Recent research shows that most users don’t read about data breaches affecting them, and even fewer users change their password afterward.
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A research paper shows that only 33% of users affected by a data breach change their password afterward. 13% of these users did so within three months after the breach became publicly known.
A new awareness study presents that only 16% of participants visited web pages related to notable data breaches. Few participants read web pages about data breaches that likely affected them.
“Without adequate awareness, it is unlikely that people will act to improve their security.”
As a reader of our website, you are likely aware of security incidents and information security; most people are not. They aren’t interested in these topics, overlooking that information security affects all of us every day. For us, it is vital to impart InfoSec knowledge so that you can improve your security. So share your knowledge, too. Show others how to protect themselves.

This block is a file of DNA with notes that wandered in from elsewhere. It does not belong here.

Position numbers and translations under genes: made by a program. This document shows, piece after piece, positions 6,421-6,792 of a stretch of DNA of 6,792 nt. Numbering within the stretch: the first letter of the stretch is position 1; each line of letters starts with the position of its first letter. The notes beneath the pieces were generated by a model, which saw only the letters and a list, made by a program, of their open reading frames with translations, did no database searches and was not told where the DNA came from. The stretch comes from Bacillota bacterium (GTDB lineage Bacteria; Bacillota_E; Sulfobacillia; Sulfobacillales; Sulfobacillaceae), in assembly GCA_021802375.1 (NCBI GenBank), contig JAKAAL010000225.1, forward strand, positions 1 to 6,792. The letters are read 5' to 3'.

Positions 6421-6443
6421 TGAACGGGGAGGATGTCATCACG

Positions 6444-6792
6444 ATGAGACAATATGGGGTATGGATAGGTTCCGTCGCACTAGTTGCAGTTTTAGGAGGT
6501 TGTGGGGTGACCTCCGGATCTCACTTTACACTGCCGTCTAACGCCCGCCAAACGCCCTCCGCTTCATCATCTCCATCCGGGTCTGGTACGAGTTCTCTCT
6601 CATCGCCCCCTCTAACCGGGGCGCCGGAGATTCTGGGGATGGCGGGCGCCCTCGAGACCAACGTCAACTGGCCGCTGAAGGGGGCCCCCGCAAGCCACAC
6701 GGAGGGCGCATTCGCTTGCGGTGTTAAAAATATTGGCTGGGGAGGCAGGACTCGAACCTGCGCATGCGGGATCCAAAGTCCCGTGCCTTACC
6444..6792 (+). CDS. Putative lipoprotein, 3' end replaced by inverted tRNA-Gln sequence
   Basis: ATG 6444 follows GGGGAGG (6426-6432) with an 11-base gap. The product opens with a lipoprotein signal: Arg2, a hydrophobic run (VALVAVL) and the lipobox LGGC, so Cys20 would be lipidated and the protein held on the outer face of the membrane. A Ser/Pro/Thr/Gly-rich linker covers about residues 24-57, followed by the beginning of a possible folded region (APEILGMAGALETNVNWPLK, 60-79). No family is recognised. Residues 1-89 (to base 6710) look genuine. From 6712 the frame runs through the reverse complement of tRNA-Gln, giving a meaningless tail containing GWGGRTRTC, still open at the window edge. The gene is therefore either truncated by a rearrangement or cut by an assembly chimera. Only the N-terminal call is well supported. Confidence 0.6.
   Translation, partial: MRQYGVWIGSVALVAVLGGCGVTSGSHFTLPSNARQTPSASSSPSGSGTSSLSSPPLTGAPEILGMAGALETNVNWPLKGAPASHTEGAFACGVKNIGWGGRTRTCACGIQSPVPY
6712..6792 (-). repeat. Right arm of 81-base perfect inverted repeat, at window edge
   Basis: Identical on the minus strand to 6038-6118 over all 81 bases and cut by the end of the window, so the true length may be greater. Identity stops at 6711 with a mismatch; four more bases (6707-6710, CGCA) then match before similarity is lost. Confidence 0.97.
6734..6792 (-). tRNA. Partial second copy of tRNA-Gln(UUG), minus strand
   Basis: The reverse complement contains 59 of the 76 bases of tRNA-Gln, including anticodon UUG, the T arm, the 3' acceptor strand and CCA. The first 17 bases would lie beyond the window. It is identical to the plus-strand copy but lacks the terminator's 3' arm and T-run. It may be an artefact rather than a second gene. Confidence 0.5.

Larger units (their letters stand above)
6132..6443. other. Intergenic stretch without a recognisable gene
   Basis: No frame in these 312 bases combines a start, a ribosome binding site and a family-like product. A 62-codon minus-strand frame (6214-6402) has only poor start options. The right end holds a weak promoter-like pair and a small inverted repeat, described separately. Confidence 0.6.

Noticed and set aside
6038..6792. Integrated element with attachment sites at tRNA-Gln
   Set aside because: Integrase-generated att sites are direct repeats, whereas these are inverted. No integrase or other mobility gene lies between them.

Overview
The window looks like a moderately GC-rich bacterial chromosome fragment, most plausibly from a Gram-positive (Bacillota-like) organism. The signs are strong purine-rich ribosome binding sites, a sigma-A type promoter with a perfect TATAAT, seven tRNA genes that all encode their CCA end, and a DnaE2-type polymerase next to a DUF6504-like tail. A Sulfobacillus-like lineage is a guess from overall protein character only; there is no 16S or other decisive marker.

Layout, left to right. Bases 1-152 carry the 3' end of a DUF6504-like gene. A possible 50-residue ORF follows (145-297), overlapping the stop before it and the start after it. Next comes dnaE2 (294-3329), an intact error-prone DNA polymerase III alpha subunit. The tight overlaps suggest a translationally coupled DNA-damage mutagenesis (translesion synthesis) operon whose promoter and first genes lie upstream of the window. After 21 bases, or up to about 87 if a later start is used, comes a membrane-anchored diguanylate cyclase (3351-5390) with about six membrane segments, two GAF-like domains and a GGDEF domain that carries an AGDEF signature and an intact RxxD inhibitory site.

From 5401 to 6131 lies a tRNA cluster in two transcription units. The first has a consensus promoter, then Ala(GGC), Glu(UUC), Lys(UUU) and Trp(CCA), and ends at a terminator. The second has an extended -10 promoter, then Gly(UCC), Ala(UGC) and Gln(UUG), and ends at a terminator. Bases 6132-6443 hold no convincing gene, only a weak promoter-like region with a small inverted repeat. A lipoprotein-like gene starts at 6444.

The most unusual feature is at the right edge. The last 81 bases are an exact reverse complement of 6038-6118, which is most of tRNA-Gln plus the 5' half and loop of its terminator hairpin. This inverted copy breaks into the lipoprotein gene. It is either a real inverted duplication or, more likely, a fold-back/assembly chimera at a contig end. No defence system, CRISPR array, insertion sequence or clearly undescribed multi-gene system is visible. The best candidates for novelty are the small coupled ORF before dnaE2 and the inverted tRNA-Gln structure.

Regarding passwords: In our experience, many users are still overwhelmed when we recommend password managers as they don’t know how password managers work. After trying a password manager like KeePassXC for some time, they ultimately fall back to the classic “one password for all” scheme. However, password managers for unique and strong passwords plus two-factor authentication are the best we have in 2020.
The research papers:
- (How) Do People Change Their Passwords After a Breach?external link (PDF file)
- What breach? Measuring online awareness of security incidents by studying real-world browsing behaviorexternal link (PDF file)